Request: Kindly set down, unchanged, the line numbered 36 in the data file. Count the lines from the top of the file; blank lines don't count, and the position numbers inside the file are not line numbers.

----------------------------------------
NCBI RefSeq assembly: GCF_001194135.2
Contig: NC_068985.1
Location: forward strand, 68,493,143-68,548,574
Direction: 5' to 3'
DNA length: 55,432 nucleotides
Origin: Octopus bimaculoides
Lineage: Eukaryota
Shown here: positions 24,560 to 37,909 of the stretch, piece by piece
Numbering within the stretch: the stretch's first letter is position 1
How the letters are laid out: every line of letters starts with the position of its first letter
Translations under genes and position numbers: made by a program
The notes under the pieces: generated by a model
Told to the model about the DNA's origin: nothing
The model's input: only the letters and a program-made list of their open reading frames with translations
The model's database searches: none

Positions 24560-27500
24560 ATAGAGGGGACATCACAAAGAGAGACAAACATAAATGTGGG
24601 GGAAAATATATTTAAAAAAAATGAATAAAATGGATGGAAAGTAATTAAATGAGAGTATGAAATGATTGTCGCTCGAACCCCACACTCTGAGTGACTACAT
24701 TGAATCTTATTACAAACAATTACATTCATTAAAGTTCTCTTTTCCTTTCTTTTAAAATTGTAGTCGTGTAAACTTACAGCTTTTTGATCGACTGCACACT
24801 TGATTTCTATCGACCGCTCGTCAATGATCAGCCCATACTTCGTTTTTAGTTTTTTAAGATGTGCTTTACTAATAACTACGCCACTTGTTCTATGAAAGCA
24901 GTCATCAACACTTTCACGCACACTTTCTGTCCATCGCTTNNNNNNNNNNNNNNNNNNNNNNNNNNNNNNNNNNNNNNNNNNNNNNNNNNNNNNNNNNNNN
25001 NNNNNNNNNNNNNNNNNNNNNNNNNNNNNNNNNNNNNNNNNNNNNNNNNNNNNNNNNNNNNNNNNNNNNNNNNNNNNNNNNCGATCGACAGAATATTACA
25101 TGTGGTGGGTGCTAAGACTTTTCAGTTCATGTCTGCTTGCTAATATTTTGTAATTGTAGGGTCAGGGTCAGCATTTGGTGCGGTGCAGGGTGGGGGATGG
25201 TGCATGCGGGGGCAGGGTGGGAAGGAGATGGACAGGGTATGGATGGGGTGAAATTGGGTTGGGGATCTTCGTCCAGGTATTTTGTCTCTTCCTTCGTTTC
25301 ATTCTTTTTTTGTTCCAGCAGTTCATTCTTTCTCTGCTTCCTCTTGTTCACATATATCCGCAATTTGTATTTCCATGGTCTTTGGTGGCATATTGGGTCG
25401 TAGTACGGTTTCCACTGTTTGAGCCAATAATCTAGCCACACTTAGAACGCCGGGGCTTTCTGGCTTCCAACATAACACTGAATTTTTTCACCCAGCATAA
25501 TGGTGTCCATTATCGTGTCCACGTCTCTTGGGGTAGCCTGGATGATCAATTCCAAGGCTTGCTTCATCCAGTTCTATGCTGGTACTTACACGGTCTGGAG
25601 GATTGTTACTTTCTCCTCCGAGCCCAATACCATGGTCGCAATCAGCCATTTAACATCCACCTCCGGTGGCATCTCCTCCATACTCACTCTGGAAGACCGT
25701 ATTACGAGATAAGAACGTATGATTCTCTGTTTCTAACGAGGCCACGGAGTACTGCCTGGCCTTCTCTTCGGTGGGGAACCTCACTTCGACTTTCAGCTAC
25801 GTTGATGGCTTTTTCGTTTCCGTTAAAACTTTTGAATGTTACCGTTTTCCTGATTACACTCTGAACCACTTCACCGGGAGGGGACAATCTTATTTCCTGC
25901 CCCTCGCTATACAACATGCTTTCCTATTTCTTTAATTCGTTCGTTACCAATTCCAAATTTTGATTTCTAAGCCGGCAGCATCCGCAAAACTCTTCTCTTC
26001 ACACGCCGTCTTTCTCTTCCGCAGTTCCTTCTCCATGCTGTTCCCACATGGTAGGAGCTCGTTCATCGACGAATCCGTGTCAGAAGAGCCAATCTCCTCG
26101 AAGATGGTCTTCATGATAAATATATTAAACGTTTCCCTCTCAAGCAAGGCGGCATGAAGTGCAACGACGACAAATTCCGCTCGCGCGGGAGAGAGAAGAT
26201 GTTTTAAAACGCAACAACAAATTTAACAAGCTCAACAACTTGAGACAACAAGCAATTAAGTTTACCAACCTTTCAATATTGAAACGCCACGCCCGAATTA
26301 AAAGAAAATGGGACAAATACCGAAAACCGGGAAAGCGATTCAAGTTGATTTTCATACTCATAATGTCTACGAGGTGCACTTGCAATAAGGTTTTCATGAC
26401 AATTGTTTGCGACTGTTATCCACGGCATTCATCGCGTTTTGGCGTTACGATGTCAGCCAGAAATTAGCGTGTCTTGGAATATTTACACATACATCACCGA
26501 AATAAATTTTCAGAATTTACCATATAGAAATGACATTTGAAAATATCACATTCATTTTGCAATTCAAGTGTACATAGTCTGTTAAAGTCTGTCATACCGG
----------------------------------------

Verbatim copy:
26401 AATTGTTTGCGACTGTTATCCACGGCATTCATCGCGTTTTGGCGTTACGATGTCAGCCAGAAATTAGCGTGTCTTGGAATATTTACACATACATCACCGA